Answer: there are several reasons for uneven thickness of non-woven fabrics under the same processing conditions:
(1) Inhomogeneous blending of low melting point fibers and conventional fibers: different fibers have different cohesive forces. Generally speaking, low melting point fibers have greater cohesive forces than conventional fibers and are less likely to be dispersed. For example, Japan 4080, Korea 4080, South Asia 4080 or Far East 4080 have different cohesive forces, if low melting point. The fibers are unevenly dispersed and the low melting point fibers are less abundant because they can not form enough network structure. The nonwoven fabrics are thinner and thicker than those where the low melting point fibers are more abundant.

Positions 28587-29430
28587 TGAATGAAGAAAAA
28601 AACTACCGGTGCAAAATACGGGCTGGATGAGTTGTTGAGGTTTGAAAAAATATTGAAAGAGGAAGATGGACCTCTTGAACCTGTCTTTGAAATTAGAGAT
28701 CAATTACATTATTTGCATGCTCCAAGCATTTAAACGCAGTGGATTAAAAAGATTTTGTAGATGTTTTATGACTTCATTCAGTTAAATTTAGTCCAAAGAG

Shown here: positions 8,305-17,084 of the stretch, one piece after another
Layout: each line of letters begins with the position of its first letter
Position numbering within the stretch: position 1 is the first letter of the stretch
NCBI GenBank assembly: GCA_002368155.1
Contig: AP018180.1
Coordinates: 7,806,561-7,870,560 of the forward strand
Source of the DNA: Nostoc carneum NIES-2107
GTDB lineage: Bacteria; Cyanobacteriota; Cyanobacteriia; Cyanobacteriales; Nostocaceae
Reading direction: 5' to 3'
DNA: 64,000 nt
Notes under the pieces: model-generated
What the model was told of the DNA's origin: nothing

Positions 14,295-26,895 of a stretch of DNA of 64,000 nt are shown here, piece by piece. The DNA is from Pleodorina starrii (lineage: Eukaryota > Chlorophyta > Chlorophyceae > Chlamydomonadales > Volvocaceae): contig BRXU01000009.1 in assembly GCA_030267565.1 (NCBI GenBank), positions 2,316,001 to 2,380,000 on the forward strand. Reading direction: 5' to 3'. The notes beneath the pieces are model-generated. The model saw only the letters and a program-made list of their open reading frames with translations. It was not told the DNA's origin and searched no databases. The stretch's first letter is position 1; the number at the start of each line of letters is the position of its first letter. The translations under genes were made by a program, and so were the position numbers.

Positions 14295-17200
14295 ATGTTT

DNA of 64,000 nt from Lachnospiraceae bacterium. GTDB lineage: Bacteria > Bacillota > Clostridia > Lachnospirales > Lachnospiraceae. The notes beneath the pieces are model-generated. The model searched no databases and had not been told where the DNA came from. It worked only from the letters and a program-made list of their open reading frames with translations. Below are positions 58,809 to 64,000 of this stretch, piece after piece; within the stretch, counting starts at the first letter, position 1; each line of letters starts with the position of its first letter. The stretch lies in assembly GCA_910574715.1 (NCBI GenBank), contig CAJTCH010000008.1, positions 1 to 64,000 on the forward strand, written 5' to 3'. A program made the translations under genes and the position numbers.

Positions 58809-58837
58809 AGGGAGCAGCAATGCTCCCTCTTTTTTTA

(2) Incomplete melting of low melting point fibers: incomplete melting of low melting point fibers is mainly due to insufficient temperature. For non-woven fabrics with low base weight, the problem of insufficient temperature is usually not easy to occur, but special attention should be paid to products with high base weight and high thickness. Non-woven fabrics located at the edge are usually thicker because they have enough heat, and are located in the middle of the non-woven fabrics because the heat is easily insufficient to form a thinner non-woven fabric.
(3) High shrinkage of fibers: whether conventional fibers or low melting point fibers, if the hot air shrinkage of fibers is on the high side, non-woven fabrics during the production process because of shrinkage problems are easy to produce uneven thickness.
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